In order to limit the amount of withdrawals from their natural habitat and gain a better understanding of the biology of different species, the museum’s aquarium is involved in conservation and reproduction.
Hundreds of fish in our ponds have been born and grown in our reserves. During your visit, you will be able to discover young seahorses, shoals of young clownfish and even rock salmon eggs. By looking through into the capsules deposited by these sharks of the Mediterranean, the keenest observers will even be able to guess the embryos at different stages of development.
Apart from its educational role, the aquarium is also a precious tool when it comes to preserving an endangered species. Under threat due to overfishing, the apogon of the Banggaï islands, endemic of the Indonesian archipelago of the same name, is used for reproduction within an international programme. This is a procedure which, by bringing together public aquariums from all over the world, may help to save the species.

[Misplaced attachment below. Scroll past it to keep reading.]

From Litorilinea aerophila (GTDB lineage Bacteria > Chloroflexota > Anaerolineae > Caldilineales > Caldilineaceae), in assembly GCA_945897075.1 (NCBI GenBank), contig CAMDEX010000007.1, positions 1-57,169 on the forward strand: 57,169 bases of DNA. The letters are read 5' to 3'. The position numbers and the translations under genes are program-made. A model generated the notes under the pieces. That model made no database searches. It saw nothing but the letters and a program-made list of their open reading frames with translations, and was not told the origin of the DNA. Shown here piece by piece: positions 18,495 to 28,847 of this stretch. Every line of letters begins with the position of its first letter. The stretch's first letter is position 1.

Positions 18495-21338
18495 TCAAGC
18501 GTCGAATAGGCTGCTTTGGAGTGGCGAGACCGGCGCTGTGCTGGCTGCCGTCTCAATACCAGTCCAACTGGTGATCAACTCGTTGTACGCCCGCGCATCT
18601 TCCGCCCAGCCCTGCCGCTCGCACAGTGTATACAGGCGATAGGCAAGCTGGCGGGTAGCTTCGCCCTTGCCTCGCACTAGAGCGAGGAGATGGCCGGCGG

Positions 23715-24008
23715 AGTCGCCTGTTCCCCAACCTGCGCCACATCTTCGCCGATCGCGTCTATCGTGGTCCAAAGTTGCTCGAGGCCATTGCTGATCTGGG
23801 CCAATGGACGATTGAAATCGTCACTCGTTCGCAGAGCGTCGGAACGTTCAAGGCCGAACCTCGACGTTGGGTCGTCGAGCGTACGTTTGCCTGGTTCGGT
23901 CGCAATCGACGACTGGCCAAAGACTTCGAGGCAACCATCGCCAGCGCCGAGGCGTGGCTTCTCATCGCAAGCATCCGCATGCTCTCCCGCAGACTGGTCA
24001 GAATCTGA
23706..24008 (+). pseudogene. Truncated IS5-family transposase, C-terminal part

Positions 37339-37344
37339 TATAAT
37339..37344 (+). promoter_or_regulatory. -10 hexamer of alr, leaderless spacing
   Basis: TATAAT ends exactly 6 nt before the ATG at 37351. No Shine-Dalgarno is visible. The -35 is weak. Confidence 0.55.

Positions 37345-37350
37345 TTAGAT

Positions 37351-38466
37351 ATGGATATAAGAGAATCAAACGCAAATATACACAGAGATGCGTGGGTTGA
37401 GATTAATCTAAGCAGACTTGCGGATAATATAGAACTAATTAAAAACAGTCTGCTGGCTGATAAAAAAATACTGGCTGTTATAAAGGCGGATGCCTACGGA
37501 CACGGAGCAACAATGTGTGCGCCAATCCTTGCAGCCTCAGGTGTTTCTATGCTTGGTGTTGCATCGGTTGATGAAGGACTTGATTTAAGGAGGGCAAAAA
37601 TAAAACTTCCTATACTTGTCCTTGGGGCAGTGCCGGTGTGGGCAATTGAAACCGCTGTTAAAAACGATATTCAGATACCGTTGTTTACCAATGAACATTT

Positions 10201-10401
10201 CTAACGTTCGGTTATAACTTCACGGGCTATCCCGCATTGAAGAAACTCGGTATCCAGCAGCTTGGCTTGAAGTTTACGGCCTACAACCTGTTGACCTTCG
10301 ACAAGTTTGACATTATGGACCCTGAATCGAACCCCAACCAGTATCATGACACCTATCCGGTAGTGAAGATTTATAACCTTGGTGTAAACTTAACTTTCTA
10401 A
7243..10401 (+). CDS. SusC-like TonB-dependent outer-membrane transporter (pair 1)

Comments (1 Feedback)
GREAT ! AMAZING ! FANTASTIC !
Simply amazing. All those involved are to be congratulated.
I was aware of the conservation and breeding program through an article from National Geographic about the cardinal bangaii.
I really liked it, Congratulations.
21th June 2018
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